This is why we can’t have nice things

ALEC BECKETT, creative partner at Nail Communications in Providence, weighed in on the controversy about Rhode Island's new slogan, "Cooler & Warmer." / COURTESY NAIL COMMUNICATIONS
ALEC BECKETT, creative partner at Nail Communications in Providence, weighed in on the controversy about Rhode Island's new slogan, "Cooler & Warmer." / COURTESY NAIL COMMUNICATIONS

Everyone is a marketing expert. It is frankly one of the worst things about working in my industry.

Not to sound pretentious, but great advertising is art. Only harder.

Art is easy. You just need to make people feel something.
Advertising is hard. You need to make people feel something and then do something.

And rarely is advertising put under a greater microscope than when a state uses tax payer dollars to pay for a tourism campaign.

- Advertisement -

Our little state of Rhode Island ended years of virtual invisibility by finding the money to finally do a reasonably aggressive campaign to attract visitors and businesses.

And I am thrilled about that.

My firm pitched for the business and lost. To be honest, we weren’t totally heartbroken. We knew that the process of dealing with a complicated government committee might be difficult. But more than that we knew the public scrutiny would be intense and that even if a truly brilliant piece of communication made it through that process there would be loud, vicious outrage.

So I’ve watched with great empathy as Governor Raimondo unveiled the first elements of the campaign and my social media world exploded with vitriol.

I am not going to indulge in an armchair critique. I’ll just say that the work I’ve seen so far was better than I expected to emerge from a government committee—organizations rarely known for creating inspiring art.

But I have been put off by the vitriol and often infantile level of debate.

  • The tagline is stupid! To be honest, I am not a fan of “Cooler & Warmer”. But I know that a tagline doesn’t live in a vacuum. Its ultimate worth is determined by the meaning that you imbue it with as you surround it with messaging.
  • The logo cost $5 million! No it didn’t. That is the budget for the entire year which includes a giant laundry list of tactics, media and services. And frankly a lot of smart people would say that isn’t nearly enough to make a big splash.
  • Why didn’t we hire local! Does anyone think that if they had hired a Rhode Island firm there wouldn’t be equally angry screams of cronyism? Besides, as a taxpayer, much as I’d like to spend our money locally, I’d rather spend it smart. And I believe the folks they hired are competent, respected professionals.
  • Rhode Iceland! Yes, there was a two second clip in the launch video that wasn’t shot in Rhode Island. That was a mistake. A dumb mistake given the scrutiny they knew they’d be under. But this is a classic example of “gotcha” mentality that I deplore. We love pulverizing people who make mistakes. Because you know none of us ever have.

    Obviously it shouldn’t have happened. But what is the actual, tangible harm? It was on-line for a few hours. They took it down and fixed it (at no cost as I understand). We didn’t run it on the Super Bowl. Did some family in New York cancel their vacation in Narragansett over it?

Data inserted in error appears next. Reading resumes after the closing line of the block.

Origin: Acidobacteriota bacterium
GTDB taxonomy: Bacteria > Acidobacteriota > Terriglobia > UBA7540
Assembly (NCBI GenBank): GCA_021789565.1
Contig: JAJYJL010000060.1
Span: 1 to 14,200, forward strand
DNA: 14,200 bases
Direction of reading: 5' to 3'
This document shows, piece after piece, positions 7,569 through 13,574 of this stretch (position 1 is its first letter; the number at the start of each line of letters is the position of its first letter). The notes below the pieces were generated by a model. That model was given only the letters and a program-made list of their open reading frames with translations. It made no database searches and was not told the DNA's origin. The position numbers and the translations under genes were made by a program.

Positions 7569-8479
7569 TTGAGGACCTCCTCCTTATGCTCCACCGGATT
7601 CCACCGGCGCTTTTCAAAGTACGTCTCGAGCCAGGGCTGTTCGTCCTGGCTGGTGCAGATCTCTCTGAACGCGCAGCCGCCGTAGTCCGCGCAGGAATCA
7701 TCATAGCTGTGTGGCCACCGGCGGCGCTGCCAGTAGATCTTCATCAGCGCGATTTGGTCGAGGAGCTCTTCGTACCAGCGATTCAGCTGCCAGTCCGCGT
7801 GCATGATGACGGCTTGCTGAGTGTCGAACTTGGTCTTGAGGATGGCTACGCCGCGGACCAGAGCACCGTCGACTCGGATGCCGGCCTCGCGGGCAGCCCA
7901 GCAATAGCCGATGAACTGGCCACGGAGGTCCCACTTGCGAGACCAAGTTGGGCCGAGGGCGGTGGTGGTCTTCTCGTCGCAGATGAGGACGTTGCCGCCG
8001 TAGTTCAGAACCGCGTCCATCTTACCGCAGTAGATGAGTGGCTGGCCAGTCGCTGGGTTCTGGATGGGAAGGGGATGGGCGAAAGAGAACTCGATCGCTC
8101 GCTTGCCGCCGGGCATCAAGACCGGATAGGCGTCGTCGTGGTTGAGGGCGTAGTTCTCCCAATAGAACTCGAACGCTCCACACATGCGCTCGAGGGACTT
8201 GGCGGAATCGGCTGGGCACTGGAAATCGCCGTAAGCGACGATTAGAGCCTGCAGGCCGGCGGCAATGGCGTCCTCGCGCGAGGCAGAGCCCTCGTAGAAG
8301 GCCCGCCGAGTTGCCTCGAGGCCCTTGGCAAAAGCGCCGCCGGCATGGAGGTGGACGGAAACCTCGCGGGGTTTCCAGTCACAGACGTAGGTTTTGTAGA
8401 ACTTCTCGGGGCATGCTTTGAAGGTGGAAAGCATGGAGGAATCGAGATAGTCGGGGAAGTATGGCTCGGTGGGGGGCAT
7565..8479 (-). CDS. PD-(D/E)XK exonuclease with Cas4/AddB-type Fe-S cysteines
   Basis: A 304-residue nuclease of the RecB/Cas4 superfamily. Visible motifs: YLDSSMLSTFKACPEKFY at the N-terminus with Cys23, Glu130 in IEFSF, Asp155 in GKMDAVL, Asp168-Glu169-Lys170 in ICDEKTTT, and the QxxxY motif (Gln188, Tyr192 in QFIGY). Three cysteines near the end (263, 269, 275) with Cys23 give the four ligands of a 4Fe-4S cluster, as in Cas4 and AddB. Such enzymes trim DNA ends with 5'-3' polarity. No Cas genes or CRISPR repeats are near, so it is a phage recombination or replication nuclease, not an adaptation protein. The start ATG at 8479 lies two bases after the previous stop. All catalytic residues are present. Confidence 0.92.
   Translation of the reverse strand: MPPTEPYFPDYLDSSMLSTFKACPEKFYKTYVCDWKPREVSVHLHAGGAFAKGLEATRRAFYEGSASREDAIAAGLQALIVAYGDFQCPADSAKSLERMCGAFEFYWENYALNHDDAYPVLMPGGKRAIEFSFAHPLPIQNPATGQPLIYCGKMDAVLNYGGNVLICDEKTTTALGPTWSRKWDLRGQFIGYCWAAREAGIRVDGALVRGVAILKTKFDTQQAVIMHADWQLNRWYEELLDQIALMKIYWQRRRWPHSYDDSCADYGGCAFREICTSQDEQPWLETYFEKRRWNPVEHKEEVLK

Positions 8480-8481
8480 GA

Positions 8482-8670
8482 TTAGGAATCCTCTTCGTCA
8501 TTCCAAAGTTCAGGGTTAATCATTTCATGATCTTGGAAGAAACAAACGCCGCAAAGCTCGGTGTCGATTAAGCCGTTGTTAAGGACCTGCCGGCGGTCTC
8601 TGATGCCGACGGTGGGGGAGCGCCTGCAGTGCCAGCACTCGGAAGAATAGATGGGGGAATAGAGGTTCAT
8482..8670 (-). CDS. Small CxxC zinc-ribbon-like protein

• The web site is a disaster! No, actually the web site is pretty solid. The design is nice, the user interface is good, they manage to make a large amount of content navigable, etc. Yes, there has been some fury that in that mountain of content there were some things that were wrong—this restaurant is closed or that festival was left out, etc. But ironically in a prominent editorial that called all this out there were two typos—that were fixed. Just like these mistakes will be fixed.

Look, I’ve got no dog in this fight. All I really want after the $5,000,000 is spent is to see that the state has shown a return of at least $5,000,001. Because every tax dollar a tourist pays is a tax dollar a Rhode Islander won’t pay.

But one thing I do know is that the worst possible outcome is that the debate gets so vicious and destructive and the well is so poisoned that we retreat from the essential task of marketing our great little state.

So I guess all I’m saying is before we all rush to pour gasoline on the fire, it might be worth checking to see if it’s our own house that we’re burning down.

Alec Beckett is a creative partner at Nail Communications, a Providence-based marketing and advertising agency.

3 COMMENTS

  1. Thank you for your comments on this issue that counter all the negatives. There’s a lot of misinformation flying about, especially around the cost of the logo… and when it comes to design, everyone is an expert! Not.

  2. There was no brand consistency from day one: if they were committed to messaging “cooler and warmer” how did it influence the web site? The video? It seems not at all. The campaign feels like a bunch of disparate parts, with no one at the helm.

    Personally, I’d like to know what exactly is the tourism campaign strategy and how did this fit? Neither the slogan nor the logo are likely to have much of any impact on whether folks come to Rhode Island. So what is the strategy?